Abnormality of the uterus
Uterine abnormalities
Uterine malformations

[ more ]

0000130
Anal atresia
Absent anus
0002023
Atrial septal defect
An opening in the wall separating the top two chambers of the heart
Hole in heart wall separating two upper heart chambers

[ more ]

0001631
Autoimmunity
Autoimmune disease
Autoimmune disorder

[ more ]

0002960
Cardiac arrest
Heart stops beating
0001695
Cognitive impairment
Abnormality of cognition
Cognitive abnormality
Cognitive defects
Cognitive deficits
Intellectual impairment
Mental impairment

[ more ]

0100543
Congenital hip dislocation
Dislocated hip since birth
0001374
Dysphagia
Poor swallowing
Swallowing difficulties
Swallowing difficulty

[ more ]

0002015
Failure to thrive
Faltering weight
Weight faltering

[ more ]

0001508
Fatigable weakness
0003473
Headache
Headaches
0002315
Increased intracranial pressure
Rise in pressure inside skull
0002516
Intestinal atresia
0011100
Intestinal malrotation
0002566
Language impairment
0002463
Neuroendocrine neoplasm
0100634
Patent ductus arteriosus
0001643
Pectus excavatum
Funnel chest
0000767
Pericarditis
Swelling or irritation of membrane around heart
0001701
Ptosis
Drooping upper eyelid
0000508
Scoliosis
0002650
Talipes equinovarus
Club feet
Club foot
Clubfeet
Clubfoot

[ more ]

0001762
Tetralogy of Fallot
0001636
Urogenital sinus anomaly
0100779
Ventricular septal defect
Hole in heart wall separating two lower heart chambers
0001629
Vertebral segmentation defect
0003422
Volvulus
0002580
Percent of people who have these symptoms is not available through HPO
Abnormal heart morphology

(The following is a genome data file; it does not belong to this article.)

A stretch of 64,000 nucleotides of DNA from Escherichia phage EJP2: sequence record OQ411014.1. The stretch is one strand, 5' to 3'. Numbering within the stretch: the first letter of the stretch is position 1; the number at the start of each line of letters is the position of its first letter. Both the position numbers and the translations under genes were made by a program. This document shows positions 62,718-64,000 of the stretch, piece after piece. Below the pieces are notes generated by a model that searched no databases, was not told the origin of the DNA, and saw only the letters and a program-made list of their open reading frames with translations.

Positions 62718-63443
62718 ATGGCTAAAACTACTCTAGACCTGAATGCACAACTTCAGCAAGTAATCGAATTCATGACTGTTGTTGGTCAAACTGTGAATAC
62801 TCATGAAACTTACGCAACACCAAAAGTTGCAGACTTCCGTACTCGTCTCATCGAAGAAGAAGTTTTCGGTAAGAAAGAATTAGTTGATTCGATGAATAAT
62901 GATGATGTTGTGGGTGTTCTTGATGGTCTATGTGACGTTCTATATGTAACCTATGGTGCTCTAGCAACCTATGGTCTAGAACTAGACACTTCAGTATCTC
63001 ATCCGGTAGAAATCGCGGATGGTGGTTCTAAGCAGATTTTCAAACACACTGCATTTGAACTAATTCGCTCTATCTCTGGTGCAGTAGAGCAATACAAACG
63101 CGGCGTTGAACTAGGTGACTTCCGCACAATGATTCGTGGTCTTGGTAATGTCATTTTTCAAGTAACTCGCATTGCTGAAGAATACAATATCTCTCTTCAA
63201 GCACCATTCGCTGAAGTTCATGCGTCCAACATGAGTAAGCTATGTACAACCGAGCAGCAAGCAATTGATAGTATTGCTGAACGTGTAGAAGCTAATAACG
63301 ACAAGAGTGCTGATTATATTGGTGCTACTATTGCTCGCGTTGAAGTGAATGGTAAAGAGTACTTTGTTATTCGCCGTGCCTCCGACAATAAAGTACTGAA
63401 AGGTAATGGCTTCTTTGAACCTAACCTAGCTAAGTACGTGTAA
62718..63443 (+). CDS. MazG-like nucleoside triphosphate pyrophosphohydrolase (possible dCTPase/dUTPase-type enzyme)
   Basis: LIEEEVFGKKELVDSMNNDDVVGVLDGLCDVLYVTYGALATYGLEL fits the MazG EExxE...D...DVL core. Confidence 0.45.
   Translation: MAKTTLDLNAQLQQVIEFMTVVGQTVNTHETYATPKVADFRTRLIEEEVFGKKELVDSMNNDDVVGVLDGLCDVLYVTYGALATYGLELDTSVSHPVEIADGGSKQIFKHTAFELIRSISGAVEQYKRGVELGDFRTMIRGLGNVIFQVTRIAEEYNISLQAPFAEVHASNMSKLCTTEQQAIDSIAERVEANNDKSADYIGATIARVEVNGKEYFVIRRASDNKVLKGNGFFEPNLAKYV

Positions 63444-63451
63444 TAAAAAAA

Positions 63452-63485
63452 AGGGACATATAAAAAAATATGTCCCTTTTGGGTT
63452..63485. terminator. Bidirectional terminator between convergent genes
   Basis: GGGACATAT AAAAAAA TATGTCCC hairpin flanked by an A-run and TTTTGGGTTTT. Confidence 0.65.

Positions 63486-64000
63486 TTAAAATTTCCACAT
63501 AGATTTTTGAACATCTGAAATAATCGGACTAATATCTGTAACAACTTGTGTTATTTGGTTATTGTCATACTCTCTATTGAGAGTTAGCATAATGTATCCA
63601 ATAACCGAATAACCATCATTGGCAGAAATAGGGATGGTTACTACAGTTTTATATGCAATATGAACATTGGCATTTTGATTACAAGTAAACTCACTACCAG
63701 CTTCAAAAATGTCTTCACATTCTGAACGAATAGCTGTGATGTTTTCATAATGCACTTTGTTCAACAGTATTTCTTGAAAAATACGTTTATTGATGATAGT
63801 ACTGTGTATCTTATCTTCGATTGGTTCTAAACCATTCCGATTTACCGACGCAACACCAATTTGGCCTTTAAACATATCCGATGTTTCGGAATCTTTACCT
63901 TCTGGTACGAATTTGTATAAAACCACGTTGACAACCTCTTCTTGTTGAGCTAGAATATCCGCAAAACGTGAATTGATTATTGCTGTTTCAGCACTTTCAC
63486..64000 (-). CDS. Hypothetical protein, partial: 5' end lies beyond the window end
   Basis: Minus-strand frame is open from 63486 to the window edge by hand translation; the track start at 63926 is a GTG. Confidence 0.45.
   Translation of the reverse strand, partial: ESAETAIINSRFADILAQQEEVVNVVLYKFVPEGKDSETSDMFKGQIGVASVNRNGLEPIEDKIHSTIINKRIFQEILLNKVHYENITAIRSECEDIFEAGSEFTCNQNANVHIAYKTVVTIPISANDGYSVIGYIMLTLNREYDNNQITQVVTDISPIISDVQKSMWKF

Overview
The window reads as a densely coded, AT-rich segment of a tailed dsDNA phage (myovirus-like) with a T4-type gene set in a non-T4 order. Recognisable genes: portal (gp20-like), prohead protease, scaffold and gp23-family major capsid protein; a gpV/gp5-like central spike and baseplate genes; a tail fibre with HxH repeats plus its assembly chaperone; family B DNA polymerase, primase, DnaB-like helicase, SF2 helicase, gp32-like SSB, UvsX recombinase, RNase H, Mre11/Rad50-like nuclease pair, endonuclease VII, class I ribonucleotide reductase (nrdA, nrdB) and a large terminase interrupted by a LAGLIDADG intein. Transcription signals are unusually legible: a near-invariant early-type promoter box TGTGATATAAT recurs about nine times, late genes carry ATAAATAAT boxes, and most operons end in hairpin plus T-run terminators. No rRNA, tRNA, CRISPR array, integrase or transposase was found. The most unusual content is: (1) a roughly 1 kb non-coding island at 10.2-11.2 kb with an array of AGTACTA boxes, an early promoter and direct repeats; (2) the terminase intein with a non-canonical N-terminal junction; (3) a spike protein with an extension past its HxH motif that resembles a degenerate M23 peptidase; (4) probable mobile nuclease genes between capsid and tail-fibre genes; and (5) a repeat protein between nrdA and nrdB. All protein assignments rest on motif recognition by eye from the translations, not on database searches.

Abnormality of the heart
Abnormally shaped heart
Heart defect

[ more ]

0001627
Abnormality of the skin
0000951
Autosomal recessive inheritance
0000007
Hydronephrosis
0000126
Pectus carinatum
Pigeon chest
0000768
Prune belly
0004392
Xerostomia
Dry mouth
Dry mouth syndrome
Reduced salivation

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Cause

The underlying cause of PBS is unknown. PBS can occur in association with trisomy 18 and trisomy 21 (Down syndrome). Additionally, a mutation in the CHRM3 gene has been reported in one family with a history of prune belly syndrome. Otherwise, an underlying genetic cause has not been identified.

There are several theories regarding the development of prune belly syndrome. Some researchers think it may occur if there is a blockage preventing the flow of urine through the urinary tract. The blockage can cause the urine to flow back into the bladder, enlarging it. While other researchers consider the urinary abnormalities to be secondary to the incomplete development of the bladder.[2][3]

Diagnosis